Soon Vince pulled into Potter's Cay, the island's fish market and fruit stand tucked away under the Paradise Island Bridge. Potter's Cay, a place where Bahamians shopped for the fresh catch of the day and the freshest produce on the island, was an attraction that Sasha and her family had visited on occasion.
"What are we doing here?"
"I'm in the mood for fresh snapper."
"There's nothing like it." Vince smiled as he turned off the engine and removed the keys from the ignition.
"It's pretty hot, and you'll roast in the car without air-conditioning." He smiled but still seemed adamant that she get out of the car.
She immediately caught the smell of conch fritters and fried fish. She and Vince strolled along the sidewalk, taking in the eclectic stalls where food vendors sold their freshly cooked items. Friendly female vendors sat placidly in front of fruit and produce stalls bursting with bananas, plantains, papaya, red peppers, tomatoes and yams. In front of many stalls were cages of swarming black crabs and other seafood. Fishermen in rubber boots hoisted giant bags of fresh fish and cleaned the catch of the day with sharp knives right there as customers looked on.
Interspersed among the row of stalls serving cooked food were several stands selling fresh fish. The constant calls of "fresh fish, fresh fish," were heeded by car after car of customers who pulled up next to the street-side stall for plastic bags filled with fresh snapper.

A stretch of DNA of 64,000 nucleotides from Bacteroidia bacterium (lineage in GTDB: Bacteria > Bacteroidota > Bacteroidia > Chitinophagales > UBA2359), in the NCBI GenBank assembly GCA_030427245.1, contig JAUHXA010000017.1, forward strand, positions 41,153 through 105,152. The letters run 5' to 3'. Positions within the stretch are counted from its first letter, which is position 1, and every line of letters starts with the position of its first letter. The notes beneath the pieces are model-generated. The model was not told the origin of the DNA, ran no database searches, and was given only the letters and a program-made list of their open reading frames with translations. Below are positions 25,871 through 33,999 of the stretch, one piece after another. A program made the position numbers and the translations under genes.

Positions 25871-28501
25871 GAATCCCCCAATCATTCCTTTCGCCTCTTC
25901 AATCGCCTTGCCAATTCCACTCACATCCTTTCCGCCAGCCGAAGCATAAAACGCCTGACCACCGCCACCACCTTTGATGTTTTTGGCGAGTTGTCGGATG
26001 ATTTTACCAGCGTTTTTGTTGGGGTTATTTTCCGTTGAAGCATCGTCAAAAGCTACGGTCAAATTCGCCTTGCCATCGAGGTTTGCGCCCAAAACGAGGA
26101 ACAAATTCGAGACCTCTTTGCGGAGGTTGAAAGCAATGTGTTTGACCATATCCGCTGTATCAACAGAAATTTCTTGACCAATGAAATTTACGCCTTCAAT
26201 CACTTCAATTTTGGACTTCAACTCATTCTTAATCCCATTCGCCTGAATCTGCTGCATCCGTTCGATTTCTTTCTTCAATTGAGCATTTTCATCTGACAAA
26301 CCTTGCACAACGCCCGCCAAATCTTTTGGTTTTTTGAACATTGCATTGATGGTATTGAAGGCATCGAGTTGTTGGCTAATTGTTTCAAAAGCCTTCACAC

Vince stepped up to a fresh fish vendor and said, "I'd like a pound of snapper, please."
"Some fresh conch salad too, sir?"
"Yes!" he exclaimed and gave the brown Bahamian woman a warm smile. "I love it."
"What about you, my lady?" The woman smiled at Sasha. "Fresh conch salad or a conch fritter?"
"No, thank you."
"What? You have to have one or the other," said Vince.
I don't eat that."
"I'll have conch salad," said Vince, "and one for the lady too."
"I said I didn't want any," Sasha said, but Vince wasn't listening.
The Bahamian woman handed each Vince and Sasha a bowl of the native fare. Sasha reluctantly took hers, wondering who Vince thought he wasordering for her like that and insisting that she taste something she wasn't accustomed to eating. He was presumptuous and arrogant, she thought. But she tasted it, and it was delightful against her tongue. She'd never tried it before; the name conch just didn't appeal to her. She'd always wondered how something with such an ugly name could possibly taste good.
Not wanting Vince to know that she was enjoying her salad, she toyed with the fork a bit, picking over the food. They moved down the sidewalk to a fresh produce stand, where Vince purchased tomatoes, bell peppers and onions. He seemed to know his way around the island and carried himself as a native. If it weren't for the crisp slacks, polo shirt and shined shoes that he wore, he could've easily been mistaken for an islander. The precision haircut and carefully manicured nails were a dead giveaway also. She immediately admired his confidence, although she hated to admit it. "So, obviously you cook," Sasha stated.
"I do," Vince said. "What about you?"
"I dabble a little. I always said that if I didn't make it as a lawyer, I'd become a chef."
"What's your specialty?" he asked.
"Deep-dish pizza," she boasted, "and I make my own crust."
"Really? That's impressive," he said. "Are you part Italian?"
"No," she answered with a laugh. "What's your specialty?"
"Fried chicken, fried fish, fried pork chops."
"Don't you know that fried foods are bad for your health? That's why everyone in the black community suffers with high blood pressure."
"I know, but it's so darn good," he admitted. "My arteries are probably already clogged with fried fish grease."
"You should try baking your chicken, fish and pork chops," Sasha said. "It's much healthier."
"I'll consider that," he said. "Maybe you can show me how it's done."
Sasha realized that she'd let her guard down and needed to put her wall of resistance back up. She said,
"I doubt it."